Thursday, August 19, 2010

The exclusionist rhetoric of Toews

On Wednesday, 24 May, 1995, Vic Toews rose in the Manitoba legislature to make his introductory speech and said this:
Having been influenced by the social concerns articulated by leaders in the social democratic movement and by my late father, Reverend Victor Toews, a minister of the Mennonite Brethren Church in Rossmere, my political philosophies may not square in all respects with what political scientists consider to be within the mainstream of Progressive Conservatism.
Anyone could presume that what Toews meant by that was that he was less right-wing than the average conservative - something which, as demonstrated by his actions, would have been a mistake. In that same speech, he also said this:
In 1990 I ran as the Progressive Conservative candidate in Elmwood, which was subsequently won by the current member. I then pursued a career in the private sector and was later approached to run in the constituency of Rossmere, which is, in my opinion, the most unique constituency in the province. It is the people and the community within its boundaries which set it apart.

It is populated by two major influxes of immigrants, the first immediately following World War II and those who have come in recent years. Many immigrants arrived from war-torn countries of Europe, including the Dutch, Germans, Mennonites, Poles and Ukrainians. They looked to Canada to re-establish their lives. It is truly amazing what they have accomplished. Many arrived in Canada with very little money and few possessions. They struggled to find gainful employment and to learn a new language. As I grew up among them, their fierce determination and pride was a constant source of inspiration.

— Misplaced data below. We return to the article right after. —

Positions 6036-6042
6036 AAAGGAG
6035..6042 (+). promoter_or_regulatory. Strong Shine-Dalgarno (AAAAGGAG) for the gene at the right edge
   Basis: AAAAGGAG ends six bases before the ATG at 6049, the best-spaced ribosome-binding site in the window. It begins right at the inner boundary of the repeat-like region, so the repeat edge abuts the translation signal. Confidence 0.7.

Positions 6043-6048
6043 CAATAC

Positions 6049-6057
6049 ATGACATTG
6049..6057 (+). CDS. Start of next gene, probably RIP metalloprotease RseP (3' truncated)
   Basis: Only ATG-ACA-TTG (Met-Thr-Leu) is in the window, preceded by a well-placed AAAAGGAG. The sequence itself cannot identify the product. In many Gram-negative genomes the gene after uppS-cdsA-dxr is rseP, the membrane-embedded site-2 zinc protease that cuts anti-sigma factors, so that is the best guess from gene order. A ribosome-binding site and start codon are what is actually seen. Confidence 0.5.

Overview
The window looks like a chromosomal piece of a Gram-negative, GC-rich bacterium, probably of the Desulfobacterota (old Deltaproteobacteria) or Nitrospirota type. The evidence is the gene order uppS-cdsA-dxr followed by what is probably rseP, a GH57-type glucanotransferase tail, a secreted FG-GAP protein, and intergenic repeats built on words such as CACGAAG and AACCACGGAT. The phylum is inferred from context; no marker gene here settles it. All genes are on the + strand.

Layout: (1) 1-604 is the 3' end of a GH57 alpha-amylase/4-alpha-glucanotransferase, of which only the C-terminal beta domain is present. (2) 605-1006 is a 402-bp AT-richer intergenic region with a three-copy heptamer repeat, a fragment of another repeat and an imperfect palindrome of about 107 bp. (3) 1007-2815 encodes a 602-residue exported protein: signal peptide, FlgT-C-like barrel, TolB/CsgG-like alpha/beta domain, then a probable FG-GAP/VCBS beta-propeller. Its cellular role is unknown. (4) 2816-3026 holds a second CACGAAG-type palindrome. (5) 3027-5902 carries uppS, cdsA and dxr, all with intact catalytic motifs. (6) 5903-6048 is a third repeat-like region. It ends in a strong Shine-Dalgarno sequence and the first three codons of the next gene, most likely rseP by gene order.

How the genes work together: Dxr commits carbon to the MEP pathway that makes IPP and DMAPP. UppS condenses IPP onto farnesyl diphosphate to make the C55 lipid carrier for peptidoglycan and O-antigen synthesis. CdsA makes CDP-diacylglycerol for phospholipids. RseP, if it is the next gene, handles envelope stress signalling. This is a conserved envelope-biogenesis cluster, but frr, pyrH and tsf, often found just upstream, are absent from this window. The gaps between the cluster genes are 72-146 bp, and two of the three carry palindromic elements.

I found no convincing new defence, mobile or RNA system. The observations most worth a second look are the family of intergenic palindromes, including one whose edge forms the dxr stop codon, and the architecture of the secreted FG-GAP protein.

Interesting. Especially the linkage Toews makes between himself and the Mennonite post-WW2 immigration. You see, in the groups he mentions, most were refugees. While the war in Europe had ended there was a massive resettlement problem. The Mennonites were essentially ethnic Germans who had been displaced from their Russian homes by the fighting. During the war they had migrated out of Russia and into Germany. While they did not necessarily sympathize with the government of Adolf Hitler, the doctrine adopted by the largely pacifist Mennonite community was one of non-resistance. A good number of the men ended up inducted into the German armed forces. There was no place for them in a post-war devastated Germany and to go back to Russia was a likely death-sentence.

And Canada, the destination of choice for the Mennonites, wasn't willing to take refugees until it had demobilized its armed forces and realigned its economy to put massive numbers of discharged service personnel back into the civilian workforce.

The displaced Mennonites had another possible destination - the Mennonite colonies in Paraguay. The Mennonite Central Committee started to make arrangements to move refugees to Paraguay - as a temporary measure until Canada relented.

At the same time, in Canada, the Mennonite Brethren had instituted a Bible college in Winnipeg. It was in its second year of operation when the 2nd World War came to an end. Outwardly intended to train theologians to support the Canadian element of the Mennonite Brethren churches, it was the preparatory training for missionaries and church workers to be deployed outside Canada. It was also where two of its students, sometime in 1945, Victor Toews and Anne Peters, met.

As the M.C.C. was working to have conscripted surviving Mennonite men released from PoW camps (on the basis that they were inducted for "political" reasons and were not loyal to Germany) they also prepared a mass immigration to Paraguay.